This was something that all previous generations just knew. The sexes were complementary. But she was having none of it. Men had oppressed women for centuries and now they were fighting back. This is the ideology she had been taught by her school teachers and she took it as authoritative truth. The fact that there had been some suppression in the past had been blown up out of all proportion and assumed to be the main factor in all male/female relationships until recently. The basis of any interaction between the sexes had been reduced to power in the good old-fashioned Marxist style. The possibility that there had been love or mutual help involved or that, until recently with the rise of liberating technology (invented by males for the most part), both sexes had had a pretty tough time of it was completely glossed over


Why are ideologies bad? It is because they replace natural perception of reality with a thought or theory about it and then everything has to fit into that. If it doesn't fit, it is just cut down or changed until it does. If the ideology is based on a false premise, such as materialism, that is even worse. Your ideology becomes the truth and nothing is allowed that does not conform to that.

People say everything is an ideology of some sort. No one knows truth. This is false.  Common sense and instinct, and even tradition tested by time and experience, can all be based on truth. Not truth intellectually formulated but actually perceived and experienced. And then you have Christianity, another ideology its enemies affirm. I admit that Christianity can certainly become an ideology when subjected to human interpretation. However, in itself and as instigated by Jesus, it is based on revelation. It is not an intellectual theory and it is not built on artificial foundations. It is actually built on love but divine love not human, the difference being that the first is reality while the second is mere feeling.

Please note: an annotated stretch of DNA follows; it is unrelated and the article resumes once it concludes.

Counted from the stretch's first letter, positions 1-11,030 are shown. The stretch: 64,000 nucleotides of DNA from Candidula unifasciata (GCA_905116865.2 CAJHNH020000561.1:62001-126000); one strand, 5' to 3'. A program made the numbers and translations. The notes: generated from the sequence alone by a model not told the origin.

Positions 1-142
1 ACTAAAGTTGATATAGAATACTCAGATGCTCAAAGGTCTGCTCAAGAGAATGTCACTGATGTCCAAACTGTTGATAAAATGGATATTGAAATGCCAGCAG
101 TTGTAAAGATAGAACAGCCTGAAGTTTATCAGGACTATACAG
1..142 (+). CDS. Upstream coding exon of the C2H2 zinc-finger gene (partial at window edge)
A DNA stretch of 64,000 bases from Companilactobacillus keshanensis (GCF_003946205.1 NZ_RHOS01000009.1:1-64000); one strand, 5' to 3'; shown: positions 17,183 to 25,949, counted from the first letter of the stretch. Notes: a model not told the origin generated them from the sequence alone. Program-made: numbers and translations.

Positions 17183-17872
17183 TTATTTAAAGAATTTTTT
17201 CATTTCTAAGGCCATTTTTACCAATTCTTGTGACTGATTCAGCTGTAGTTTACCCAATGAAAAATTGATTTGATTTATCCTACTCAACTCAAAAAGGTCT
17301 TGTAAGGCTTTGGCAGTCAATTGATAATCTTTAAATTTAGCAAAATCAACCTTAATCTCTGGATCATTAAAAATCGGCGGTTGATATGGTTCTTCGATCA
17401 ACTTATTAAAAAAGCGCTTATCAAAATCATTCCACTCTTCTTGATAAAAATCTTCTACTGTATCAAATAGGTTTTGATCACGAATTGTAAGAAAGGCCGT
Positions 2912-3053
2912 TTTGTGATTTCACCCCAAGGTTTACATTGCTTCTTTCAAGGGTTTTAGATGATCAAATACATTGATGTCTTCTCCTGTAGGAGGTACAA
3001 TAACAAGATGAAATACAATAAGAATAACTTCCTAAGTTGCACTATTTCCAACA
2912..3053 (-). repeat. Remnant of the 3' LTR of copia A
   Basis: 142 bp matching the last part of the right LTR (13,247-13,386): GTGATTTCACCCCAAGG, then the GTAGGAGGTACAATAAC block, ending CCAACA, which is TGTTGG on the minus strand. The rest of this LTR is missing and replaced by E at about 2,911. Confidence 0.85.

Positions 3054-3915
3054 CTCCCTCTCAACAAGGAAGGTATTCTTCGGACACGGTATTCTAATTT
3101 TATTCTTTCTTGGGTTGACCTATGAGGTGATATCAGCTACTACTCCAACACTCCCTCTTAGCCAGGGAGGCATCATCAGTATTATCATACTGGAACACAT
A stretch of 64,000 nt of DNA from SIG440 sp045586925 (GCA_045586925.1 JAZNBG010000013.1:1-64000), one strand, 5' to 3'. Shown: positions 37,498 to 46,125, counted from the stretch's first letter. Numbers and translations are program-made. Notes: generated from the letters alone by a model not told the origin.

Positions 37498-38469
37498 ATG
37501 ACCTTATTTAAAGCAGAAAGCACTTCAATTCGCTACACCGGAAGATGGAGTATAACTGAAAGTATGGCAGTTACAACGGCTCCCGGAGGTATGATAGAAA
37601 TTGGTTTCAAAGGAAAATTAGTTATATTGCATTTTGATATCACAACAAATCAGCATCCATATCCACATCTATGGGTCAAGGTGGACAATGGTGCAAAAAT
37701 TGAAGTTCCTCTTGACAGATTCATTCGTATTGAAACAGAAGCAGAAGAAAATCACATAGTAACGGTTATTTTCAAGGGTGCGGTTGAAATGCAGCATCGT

The rise in mental development of the human race has led it further from truth than it has ever been before. We have become corrupted by ideas because we are clever enough to have them but not clever enough to see through them to the truth that stands above them as the sun does above clouds. This is not meant as recommendation to abandon intelligence and return to an ignorant state. The development of the mind was a vital step in our spiritual unfoldment. Nonetheless, the mind should not be the primary organ of perception. That honour belongs to the intuition but we will only start to develop this higher faculty when we learn a little humility. Our mental powers have led to pride and the sense that we are able to understand the world and ourselves through our own abilities. Nothing could be further from the truth. We can only understand anything properly when we open ourselves up to the love of God.